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About the book
  • Published: 29 November 2012
  • ISBN: 9781448156474
  • Imprint: Vintage Digital
  • Format: EBook
  • Pages: 384

Charles Laughton

A Difficult Actor

A definitive biography of one of the twentieth century's finest actors and directors, written with great insight and verve by Simon Callow, & reissued here with a new preface.

The creator of the Hunchback of Notre Dame, Henry VIII and Captain Bligh, Charles Laughton's career spans 50 films and 40 stage roles. This entralling biography follows him from his parents' hotel in Scarborough to his climactic assumption of the role of King Lear in Statford at the end of his life. Along the way we meet a galaxy of Hollywood greats - from Korda, Hitchcock and Billy WIlder to Gregory Peck, Robert Mitchum and Marilyn Monroe. We also discover a hugely talented and complex man - a legend in his own lifetime who nonetheless counted himself a failure.

  • Pub date: 29 November 2012
  • ISBN: 9781448156474
  • Imprint: Vintage Digital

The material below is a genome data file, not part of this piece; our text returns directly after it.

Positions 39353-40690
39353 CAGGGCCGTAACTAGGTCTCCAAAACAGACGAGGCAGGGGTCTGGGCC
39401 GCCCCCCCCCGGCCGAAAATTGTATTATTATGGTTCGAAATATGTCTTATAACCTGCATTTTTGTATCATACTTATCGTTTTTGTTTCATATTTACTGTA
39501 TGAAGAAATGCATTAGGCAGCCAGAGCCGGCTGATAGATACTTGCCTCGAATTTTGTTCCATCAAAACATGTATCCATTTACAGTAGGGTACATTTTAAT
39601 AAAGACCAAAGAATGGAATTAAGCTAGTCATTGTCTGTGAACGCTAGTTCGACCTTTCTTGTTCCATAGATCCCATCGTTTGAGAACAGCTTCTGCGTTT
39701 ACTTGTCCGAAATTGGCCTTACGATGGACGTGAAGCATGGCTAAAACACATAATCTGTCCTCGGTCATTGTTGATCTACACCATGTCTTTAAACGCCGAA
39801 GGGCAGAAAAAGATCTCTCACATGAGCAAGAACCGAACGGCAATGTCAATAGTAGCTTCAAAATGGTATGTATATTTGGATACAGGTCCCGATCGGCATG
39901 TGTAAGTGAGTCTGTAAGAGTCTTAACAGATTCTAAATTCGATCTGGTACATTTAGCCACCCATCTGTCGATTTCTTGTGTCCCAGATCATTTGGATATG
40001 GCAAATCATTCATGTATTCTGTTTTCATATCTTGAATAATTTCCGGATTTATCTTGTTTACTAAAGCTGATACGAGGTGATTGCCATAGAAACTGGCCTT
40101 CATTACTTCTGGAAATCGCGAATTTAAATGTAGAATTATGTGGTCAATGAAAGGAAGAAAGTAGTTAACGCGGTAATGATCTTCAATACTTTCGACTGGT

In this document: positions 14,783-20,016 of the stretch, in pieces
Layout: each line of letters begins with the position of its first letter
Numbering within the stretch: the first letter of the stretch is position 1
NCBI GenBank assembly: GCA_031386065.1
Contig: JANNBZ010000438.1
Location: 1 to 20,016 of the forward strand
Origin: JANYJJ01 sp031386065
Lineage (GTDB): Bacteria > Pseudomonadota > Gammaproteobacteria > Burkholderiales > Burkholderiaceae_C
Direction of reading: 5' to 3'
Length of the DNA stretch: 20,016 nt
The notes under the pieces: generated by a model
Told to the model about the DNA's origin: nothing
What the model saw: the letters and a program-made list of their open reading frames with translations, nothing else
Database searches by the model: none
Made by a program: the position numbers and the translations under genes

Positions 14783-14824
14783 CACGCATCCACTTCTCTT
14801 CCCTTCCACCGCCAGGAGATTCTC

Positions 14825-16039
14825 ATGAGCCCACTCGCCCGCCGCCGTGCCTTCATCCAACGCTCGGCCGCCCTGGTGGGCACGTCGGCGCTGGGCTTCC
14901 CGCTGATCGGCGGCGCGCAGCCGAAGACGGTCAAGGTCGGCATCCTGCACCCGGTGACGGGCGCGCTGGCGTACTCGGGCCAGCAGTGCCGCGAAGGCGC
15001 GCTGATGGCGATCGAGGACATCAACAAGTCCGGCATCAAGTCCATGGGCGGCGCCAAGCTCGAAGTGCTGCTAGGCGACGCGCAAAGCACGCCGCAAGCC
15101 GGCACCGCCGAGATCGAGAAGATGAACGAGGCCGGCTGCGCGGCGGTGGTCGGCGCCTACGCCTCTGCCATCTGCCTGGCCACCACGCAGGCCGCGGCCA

• Format: EBook
  • Pages: 384

About the Author

Simon Callow

Simon Callow is an actor, director and writer. He has appeared on the stage and in many films, including the hugely popular Four Weddings and a Funeral. His books include Being an Actor, Shooting the Actor, Love is Where it Falls, the first two volumes of his four-volume life of Orson Welles, his theatrical memoir My Life in Pieces, and, most recently, the highly acclaimed Charles Dickens and the Great Theatre of the World.

Also by Simon Callow

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Praise for Charles Laughton

“One of the very best theatre books ever”

Alec Guinness

“Remarkable...extraordinarily well written, perceptive and rivetingly sympathetic”

John Gielgud

“Simon Callow is a writer - and a very good one too. Few people can match him in catching with words the physical excitement of a great performance”

Peter Hall

“Callow’s emphatic biography certainly presents this complicated man in all his contradictory roles”

Sally Morris, Daily Mail

“a fine character actor’s tribute to the king of the tribe. The numerous insights show Callow to be that rarity, an actor who can write about acting”

Jake Kerridge, Sunday Telegraph

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